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Metal-on-Metal Hip Resurfacing for Obese Patients
Michel J. Le Duff, MA1; Harlan C. Amstutz, MD1; Frederick J. Dorey, PhD2
1 Joint Replacement Institute, 2400 South Flower Street, Los Angeles, CA 90007. E-mail address for H.C. Amstutz: hamstutz@laoh.ucla.edu
2 Children's Hospital of Los Angeles, 4650 Sunset Boulevard, Los Angeles, CA 90027
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Disclosure: In support of their research for or preparation of this work, one or more of the authors received, in any one year, outside funding or grants in excess of $10,000 from the William McGowan Charitable Fund and the Los Angeles St. Vincent Medical Center. In addition, one or more of the authors or a member of his or her immediate family received, in any one year, payments or other benefits in excess of $10,000 or a commitment or agreement to provide such benefits from a commercial entity (Wright Medical Technology). Also, a commercial entity (Wright Medical Technology) paid or directed in any one year, or agreed to pay or direct, benefits in excess of $10,000 to a research fund, foundation, division, center, clinical practice, or other charitable or nonprofit organization with which one or more of the authors, or a member of his or her immediate family, is affiliated or associated.
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Investigation performed at the Joint Replacement Institute at Saint Vincent Medical Center, Los Angeles, California

The Journal of Bone and Joint Surgery, Inc.
J Bone Joint Surg Am, 2007 Dec 01;89(12):2705-2711. doi: 10.2106/JBJS.F.01563
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Background: The effect of obesity on the outcomes of metal-on-metal resurfacing arthroplasty is not currently known. In this study, we assessed the influence of body mass index on the survival of a metal-on-metal hybrid hip resurfacing prosthesis by comparing the clinical results of patients with a body mass index of =30 with those of patients with a body mass index of <30.

Methods: We retrospectively reviewed our registry to identify all patients who had been followed for at least two years after a metal-on-metal hip resurfacing arthroplasty, and we divided those patients according to whether they had had a body mass index of =30 (the study group) or <30 (the control group) at the time of the surgery. One hundred and twenty-five patients (144 hips) with an average weight of 104.6 kg and an average body mass index of 33.4 were included in the study group, and 531 patients (626 hips) with an average weight of 78.3 kg and an average body mass index of 25.4 were included in the control group. We compared the clinical results (UCLA [University of California at Los Angeles] and Harris hip scores, SF-12 [Short Form-12] survey results, and complication rates), radiographic results, and prosthetic survival rates of the two groups.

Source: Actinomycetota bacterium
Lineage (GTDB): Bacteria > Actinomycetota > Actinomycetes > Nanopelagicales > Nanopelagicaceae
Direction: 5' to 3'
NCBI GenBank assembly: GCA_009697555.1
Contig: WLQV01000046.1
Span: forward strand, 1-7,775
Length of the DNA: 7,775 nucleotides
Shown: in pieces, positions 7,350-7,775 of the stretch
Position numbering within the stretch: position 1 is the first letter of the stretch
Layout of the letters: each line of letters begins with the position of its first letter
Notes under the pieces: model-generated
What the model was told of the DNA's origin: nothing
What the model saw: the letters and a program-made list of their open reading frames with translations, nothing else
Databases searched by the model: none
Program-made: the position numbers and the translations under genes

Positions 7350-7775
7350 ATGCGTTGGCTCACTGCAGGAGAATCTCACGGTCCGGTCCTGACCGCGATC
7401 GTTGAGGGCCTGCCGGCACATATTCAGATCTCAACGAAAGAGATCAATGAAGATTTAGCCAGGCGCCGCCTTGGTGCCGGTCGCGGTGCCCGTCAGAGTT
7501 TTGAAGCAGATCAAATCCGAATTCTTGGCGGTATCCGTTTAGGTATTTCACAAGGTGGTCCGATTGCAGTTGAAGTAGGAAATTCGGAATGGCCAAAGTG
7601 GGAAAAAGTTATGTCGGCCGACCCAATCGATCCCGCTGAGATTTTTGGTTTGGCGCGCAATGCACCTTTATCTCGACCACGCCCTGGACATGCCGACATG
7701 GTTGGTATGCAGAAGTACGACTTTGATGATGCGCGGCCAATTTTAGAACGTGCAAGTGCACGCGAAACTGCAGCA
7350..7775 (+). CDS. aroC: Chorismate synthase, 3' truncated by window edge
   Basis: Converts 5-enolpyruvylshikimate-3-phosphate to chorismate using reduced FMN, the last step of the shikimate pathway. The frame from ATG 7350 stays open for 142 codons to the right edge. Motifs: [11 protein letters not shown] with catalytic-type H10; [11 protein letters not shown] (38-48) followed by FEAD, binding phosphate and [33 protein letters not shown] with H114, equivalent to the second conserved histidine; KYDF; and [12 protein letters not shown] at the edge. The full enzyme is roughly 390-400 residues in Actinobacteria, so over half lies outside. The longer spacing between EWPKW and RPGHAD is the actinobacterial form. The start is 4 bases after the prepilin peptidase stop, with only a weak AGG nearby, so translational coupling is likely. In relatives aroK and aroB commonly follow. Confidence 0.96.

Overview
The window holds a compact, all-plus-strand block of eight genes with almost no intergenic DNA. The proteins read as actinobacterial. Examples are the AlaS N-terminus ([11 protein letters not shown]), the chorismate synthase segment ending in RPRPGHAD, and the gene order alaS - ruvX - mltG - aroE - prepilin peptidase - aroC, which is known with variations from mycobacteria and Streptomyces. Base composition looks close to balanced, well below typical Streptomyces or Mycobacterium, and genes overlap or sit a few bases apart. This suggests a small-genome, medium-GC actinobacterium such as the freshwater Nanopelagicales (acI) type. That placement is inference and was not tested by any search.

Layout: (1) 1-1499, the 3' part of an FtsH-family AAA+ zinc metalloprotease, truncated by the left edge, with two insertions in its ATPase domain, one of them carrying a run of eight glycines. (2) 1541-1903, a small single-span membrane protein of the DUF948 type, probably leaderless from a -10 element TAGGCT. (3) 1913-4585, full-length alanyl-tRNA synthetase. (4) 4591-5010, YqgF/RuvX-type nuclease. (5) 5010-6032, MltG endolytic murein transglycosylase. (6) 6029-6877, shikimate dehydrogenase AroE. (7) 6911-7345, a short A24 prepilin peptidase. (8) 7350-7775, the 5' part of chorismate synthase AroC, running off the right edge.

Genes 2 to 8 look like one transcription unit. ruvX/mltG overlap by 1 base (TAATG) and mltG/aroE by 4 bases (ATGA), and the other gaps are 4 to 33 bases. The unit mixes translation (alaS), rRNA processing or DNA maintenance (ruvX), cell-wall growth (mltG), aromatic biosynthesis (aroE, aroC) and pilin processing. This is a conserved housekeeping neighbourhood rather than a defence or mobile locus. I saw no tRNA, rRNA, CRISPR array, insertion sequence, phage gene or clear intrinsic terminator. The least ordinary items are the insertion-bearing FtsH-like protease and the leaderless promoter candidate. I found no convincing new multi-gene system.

Results: There was no significant difference postoperatively between the groups with regard to the UCLA pain or walking scores or the mental component score of the SF-12. However, the UCLA function and activity scores were lower in the study group than in the control group (9.2 compared with 9.6 points [p = 0.001] and 7.1 compared with 7.6 points [p = 0.002], respectively). The control group had a significantly higher postoperative physical component score on the SF-12 (51.4 points compared with 49.3 points in the study group, p = 0.01) and postoperative Harris hip score (93.8 compared with 90.6 points, p = 0.0003). Two hips (1.4%) were revised in the study group. In contrast, thirty-one hips (5.0%) were converted to a total hip replacement in the control group; twenty of the thirty-one were revised because of loosening of the femoral component. The five-year survivorship of the hip prostheses was 98.6% in the study group and 93.6% in the control group (p = 0.0401). When the entire cohort was divided into three groups according to whether the body mass index was <25, 25 to 29, or =30, the risk of revision was found to have decreased twofold from one group to the next as the body mass index increased (p = 0.013). No acetabular component loosened in either group. The average diameter of the femoral component was 48.3 mm in the study group and 46.8 mm in the control group (p = 0.0001). There were no revisions for any reason and no radiolucencies were observed in a subset of twenty-seven patients with a body mass index of =35.

Conclusions: Metal-on-metal resurfacing hip arthroplasty is performing well in patients with a high body mass index, although the function scores are reduced compared with those for patients with a body mass index of <30. The protective effect of a high body mass index on survivorship results may be explained by a reduced activity level and a greater component size in this patient population.

Level of Evidence: Prognostic Level II. See Instructions to Authors for a complete description of levels of evidence.

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    These activities have been planned and implemented in accordance with the Essential Areas and policies of the Accreditation Council for Continuing Medical Education (ACCME) through the joint sponsorship of the American Academy of Orthopaedic Surgeons and The Journal of Bone and Joint Surgery, Inc. The American Academy of Orthopaedic Surgeons is accredited by the ACCME to provide continuing medical education for physicians.
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